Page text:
Douglas would star in the title role.

Dissatisfied with a script by Fast, he and Mr. Douglas hired Trumbo, who 
had not received a screen credit since 1950 after refusing to testify 
before the House Un-American Activities Committee investigating 
Communist infiltration of the film industry.

The script was submitted piecemeal to the studio, Universal 
International, under Mr. Lewis’s name while Trumbo churned out page 
after page, writing in his bathtub with a wooden tray across the top. 
The tray “preserved his modesty and gave him a place to put his 
typewriter, an ashtray, and an ever-present glass of bourbon,” Mr. 
Douglas wrote in “I Am ‘Spartacus!: Making a Film, Breaking the 
Blacklist” (2012).

“Every time Eddie Lewis told someone he was writing ‘Spartacus,’ it 
embarrassed him,” Mr. Douglas wrote, adding. “The revelation of Dalton 
Trumbo’s involvement with ‘Spartacus’ could shut down the entire 
picture. So Eddie continued to play the producer-turned-writer, a 
charade he hated.”

Once Universal had invested heavily in the film (more than $70 million 
in today’s money), making it too late to halt production, Mr. Lewis 
demanded that the studio credit Trumbo and pay him.

When “Spartacus” was released in October 1960, Universal International 
became “the first major movie studio to give screen credit to a 
blacklisted writer,” The New York Times reported. (Otto Preminger had 
announced in January 1960 that his forthcoming film “Exodus,” released 
by the smaller studio United Artists, would be written by Trumbo.)

Edward Lewis was born on Dec. 16, 1919, in Camden, N.J., to Max and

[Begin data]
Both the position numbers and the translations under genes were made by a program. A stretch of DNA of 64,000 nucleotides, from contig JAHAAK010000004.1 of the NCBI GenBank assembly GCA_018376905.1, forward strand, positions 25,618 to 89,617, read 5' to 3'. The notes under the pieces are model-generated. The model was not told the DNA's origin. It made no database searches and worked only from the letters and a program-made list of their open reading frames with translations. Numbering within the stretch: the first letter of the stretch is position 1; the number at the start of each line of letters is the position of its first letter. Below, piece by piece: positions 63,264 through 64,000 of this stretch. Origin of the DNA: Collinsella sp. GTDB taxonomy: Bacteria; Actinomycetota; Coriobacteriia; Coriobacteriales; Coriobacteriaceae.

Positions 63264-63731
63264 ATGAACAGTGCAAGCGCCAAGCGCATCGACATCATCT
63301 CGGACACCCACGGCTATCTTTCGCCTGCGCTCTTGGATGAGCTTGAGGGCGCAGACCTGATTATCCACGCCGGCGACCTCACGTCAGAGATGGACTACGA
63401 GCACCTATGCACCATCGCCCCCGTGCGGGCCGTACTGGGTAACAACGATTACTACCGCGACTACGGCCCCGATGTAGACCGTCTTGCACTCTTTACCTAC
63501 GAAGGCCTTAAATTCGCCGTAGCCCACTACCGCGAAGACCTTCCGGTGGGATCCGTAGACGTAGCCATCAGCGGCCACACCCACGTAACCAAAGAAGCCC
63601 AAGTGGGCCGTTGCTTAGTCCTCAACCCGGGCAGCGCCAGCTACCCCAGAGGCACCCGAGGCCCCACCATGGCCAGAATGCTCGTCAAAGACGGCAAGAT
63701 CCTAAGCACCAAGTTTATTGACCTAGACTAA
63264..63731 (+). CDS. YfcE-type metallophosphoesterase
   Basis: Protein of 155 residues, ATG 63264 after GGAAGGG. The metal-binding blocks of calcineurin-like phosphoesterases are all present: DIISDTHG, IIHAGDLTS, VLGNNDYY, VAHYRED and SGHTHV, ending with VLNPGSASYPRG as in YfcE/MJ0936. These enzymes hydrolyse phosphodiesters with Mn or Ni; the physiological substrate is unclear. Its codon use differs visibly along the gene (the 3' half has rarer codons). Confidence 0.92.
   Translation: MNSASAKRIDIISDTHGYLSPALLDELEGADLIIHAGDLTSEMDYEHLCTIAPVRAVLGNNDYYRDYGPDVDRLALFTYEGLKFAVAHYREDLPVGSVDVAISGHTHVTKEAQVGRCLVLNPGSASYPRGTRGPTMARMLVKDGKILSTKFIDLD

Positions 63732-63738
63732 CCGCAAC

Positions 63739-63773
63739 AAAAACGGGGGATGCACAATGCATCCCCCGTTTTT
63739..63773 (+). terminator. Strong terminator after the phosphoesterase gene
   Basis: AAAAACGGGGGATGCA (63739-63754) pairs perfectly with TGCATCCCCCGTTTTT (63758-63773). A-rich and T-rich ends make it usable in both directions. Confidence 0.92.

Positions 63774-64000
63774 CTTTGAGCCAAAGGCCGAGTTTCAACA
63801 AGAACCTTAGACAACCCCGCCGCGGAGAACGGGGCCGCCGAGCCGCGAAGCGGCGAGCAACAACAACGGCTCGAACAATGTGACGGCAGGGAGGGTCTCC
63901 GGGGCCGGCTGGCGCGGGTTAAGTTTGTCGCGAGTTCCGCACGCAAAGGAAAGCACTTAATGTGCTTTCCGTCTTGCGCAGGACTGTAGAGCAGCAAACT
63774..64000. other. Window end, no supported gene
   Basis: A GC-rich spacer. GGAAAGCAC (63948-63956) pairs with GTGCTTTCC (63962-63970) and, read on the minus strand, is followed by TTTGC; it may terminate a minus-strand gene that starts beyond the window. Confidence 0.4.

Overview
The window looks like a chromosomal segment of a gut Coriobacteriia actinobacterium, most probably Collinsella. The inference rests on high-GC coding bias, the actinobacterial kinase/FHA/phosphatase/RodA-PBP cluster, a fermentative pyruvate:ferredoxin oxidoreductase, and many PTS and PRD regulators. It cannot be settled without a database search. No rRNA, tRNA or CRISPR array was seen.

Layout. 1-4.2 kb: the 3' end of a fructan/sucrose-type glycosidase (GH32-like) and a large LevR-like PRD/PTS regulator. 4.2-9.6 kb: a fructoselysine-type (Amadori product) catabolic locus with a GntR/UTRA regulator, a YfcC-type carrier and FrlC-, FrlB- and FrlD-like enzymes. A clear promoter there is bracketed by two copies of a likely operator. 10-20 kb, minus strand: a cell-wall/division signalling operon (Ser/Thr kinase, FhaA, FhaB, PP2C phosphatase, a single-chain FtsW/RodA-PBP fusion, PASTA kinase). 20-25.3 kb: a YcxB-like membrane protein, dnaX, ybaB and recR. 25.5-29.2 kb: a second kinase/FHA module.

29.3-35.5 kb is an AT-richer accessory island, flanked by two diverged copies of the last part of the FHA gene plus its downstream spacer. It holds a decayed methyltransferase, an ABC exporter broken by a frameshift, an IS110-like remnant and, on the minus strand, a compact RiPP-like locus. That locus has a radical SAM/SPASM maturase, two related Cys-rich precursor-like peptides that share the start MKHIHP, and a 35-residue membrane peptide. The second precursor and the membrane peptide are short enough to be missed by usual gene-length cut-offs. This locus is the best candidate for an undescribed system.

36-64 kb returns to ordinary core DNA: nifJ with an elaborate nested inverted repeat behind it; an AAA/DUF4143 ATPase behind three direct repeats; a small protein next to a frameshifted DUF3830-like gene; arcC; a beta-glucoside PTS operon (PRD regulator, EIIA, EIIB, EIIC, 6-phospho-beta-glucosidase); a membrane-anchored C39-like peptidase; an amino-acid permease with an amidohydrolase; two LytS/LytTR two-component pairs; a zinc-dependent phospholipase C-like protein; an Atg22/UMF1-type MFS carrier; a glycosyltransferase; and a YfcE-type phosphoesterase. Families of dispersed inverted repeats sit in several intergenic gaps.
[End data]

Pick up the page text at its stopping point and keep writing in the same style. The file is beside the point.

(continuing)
Florence (Kline) Lewis. His father worked for his own father’s furniture 
company; his mother was a homemaker.

Edward attended Bucknell University in Pennsylvania and enrolled in a 
dental school program. But before graduating he served as an Army 
captain in World War II at a military hospital in England.

After the war he moved to Los Angeles, where he met and married Mildred 
Gerchik, the sister of an Army buddy. She was a Brooklyn transplant 
whose mother had been a garment industry organizer. She had another 
brother who had fought in the anti-fascist Abraham Lincoln Brigade in 
the Spanish Civil War.

“He developed his deep and powerful commitment to social justice under 
her influence,” Susan Lewis said, referring to her mother.

He is survived by another daughter, Joan Lewis, and two grandchildren.

Mr. Lewis was enterprising early on, starting ventures to provide 
housing for returning veterans and health insurance for pets. Both 
failed, but Hollywood beckoned.

Ms. Lewis said of her parents: “At some point I remember them telling me